New York billionaire George Soros is leading a campaign to reshape the nation’s criminal justice system — and targeting with cash four of the 56 district attorney positions in California up for grabs June 5.
In fact, he and other wealthy liberal donors are pouring millions of dollars and liberal groups are offering support to would-be prosecutors who favor lower incarceration rates, crackdowns on police misconduct and changes in a bail system that they argue discriminates against the poor, the Los Angeles Times reported.
“These people who want to create their own social policy are not worthy of the office,” former Los Angeles County District Attorney Steve Cooley told the newspaper. “If they win in San Diego or Sacramento, L.A. is next.”
In San Diego County, a deputy public defender is being financially backed after fighting to keep the accused out of jail. In Sacramento and Alameda counties, candidates are challenging the incumbents. In Contra Costa County, a district attorney earned the support of the consortium of wealthy donors and liberal groups.
Five more candidates in Marin, Riverside, San Bernardino, Stanislaus and Yolo counties are also getting donations, albeit much smaller ones, from some liberal donors.
Noah Phillips, who’s running in Sacramento County, attacked his opponent, who happens to be his boss as well, for failing to ever charge a police officer who shot a civilian. He admitted Soros’ team scripted and paid for his ad on television, while his fundraising efforts were improved following the help from Cari Tuna, senior adviser to Bernie Sanders’ presidential campaign.
Soros reportedly spent over $1.5 million on a political action committee to prop up the San Diego County candidacy of Geneviéve Jones-Wright, who attacked policies “criminalizing poverty” and pledged to form a police misconduct unity.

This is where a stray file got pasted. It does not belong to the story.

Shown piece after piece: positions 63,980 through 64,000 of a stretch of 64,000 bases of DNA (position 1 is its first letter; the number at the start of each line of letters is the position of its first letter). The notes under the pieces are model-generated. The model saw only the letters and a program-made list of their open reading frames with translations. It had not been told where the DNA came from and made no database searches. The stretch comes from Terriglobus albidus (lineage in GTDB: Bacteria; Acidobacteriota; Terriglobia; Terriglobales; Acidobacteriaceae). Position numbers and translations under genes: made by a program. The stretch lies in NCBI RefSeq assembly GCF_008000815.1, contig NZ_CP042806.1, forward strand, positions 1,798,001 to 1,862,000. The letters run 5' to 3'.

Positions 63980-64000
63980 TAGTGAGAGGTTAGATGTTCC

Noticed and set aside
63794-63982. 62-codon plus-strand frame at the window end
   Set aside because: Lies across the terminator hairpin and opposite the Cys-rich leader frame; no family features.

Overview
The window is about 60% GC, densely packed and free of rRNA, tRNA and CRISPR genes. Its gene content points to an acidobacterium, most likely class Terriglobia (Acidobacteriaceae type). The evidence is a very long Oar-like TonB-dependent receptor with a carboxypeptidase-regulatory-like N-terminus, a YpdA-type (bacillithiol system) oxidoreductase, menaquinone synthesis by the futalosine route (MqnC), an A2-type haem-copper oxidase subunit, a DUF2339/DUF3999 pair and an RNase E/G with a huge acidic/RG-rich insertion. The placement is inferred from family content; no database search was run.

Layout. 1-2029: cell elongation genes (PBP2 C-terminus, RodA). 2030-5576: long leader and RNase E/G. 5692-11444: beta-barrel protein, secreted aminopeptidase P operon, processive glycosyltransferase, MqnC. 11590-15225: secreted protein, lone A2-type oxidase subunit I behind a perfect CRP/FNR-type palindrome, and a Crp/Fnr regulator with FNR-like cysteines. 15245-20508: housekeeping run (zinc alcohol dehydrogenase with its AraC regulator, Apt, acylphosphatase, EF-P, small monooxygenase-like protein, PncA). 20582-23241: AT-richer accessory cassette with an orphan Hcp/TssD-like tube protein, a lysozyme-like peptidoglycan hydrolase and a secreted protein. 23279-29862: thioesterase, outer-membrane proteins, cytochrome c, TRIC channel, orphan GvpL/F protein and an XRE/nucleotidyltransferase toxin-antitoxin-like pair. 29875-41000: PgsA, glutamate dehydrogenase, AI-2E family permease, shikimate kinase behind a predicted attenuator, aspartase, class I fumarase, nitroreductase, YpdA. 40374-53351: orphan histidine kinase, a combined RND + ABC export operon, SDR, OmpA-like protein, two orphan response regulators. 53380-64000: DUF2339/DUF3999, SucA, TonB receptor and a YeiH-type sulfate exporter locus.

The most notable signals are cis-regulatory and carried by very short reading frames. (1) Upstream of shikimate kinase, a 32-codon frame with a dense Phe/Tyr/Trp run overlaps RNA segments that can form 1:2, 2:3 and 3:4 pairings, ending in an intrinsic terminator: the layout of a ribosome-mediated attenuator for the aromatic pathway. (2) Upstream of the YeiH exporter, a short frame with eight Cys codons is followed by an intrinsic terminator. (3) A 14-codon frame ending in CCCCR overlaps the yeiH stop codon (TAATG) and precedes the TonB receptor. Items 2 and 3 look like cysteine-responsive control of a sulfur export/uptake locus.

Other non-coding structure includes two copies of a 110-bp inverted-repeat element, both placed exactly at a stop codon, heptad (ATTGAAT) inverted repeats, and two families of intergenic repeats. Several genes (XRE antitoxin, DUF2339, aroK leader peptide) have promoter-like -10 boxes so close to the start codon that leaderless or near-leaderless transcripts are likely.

In total, Soros’ spending reached nearly $3 million this week on races for district attorney positions. Such large cash infusions and support for liberal groups are crucial for contenders as most elections are limited by the $800 individual contribution limit, leaving most campaigns scrambling for cash and relying on unpaid volunteers.
The flows of money remain unclear as federal laws allow nonprofit advocacy groups hide the source of their funding and are required to provide only a summary of their spending.
Jones-Wright’s opponent, career prosecutor Summer Stephan, has yet to match the money donors spent against her campaign. Her $1.1 million support came mostly from police unions and other prosecutors, the Times reported.
Stephan slammed Soros’ backing for her opponent, declaring it a public safety threat. But Jones-Wright dismissed the alarmist tone, saying the funding merely gives voice to minorities and poor people who are left behind in prosecutor races.
“I love it!” she said at a recent fundraiser, according to the Times. “If he didn’t take an interest in this campaign, it would be an even more uneven playing field.”
Alameda County District Attorney Nancy O’Malley, who’s up for re-election, was surprised to see on Soros’ target list to oust her as she’s a registered Democrat and earned endorsements from U.S. Sen. Kamala Harris, D-Calif., and other organized labor and Democratic groups.
Yet, she’s being attacked from the left, with Soros PAC accusing her of implementing “racist” stop-and-frisk policies. Her opponent, civil rights lawyer Pamela Price, promises to end such policies and blasted O’Malley for being supported by law enforcement groups.
The wealthy liberal donors are also getting behind Diana Becton in Contra Costa County. She was appointed district attorney of the county after her predecessor was forced to resign amid a political corruption scandal.
Her challenger, a veteran prosecutor, slammed the support from the wealthy, saying “billionaires who apparently think Contra Costa’s public safety is for sale.”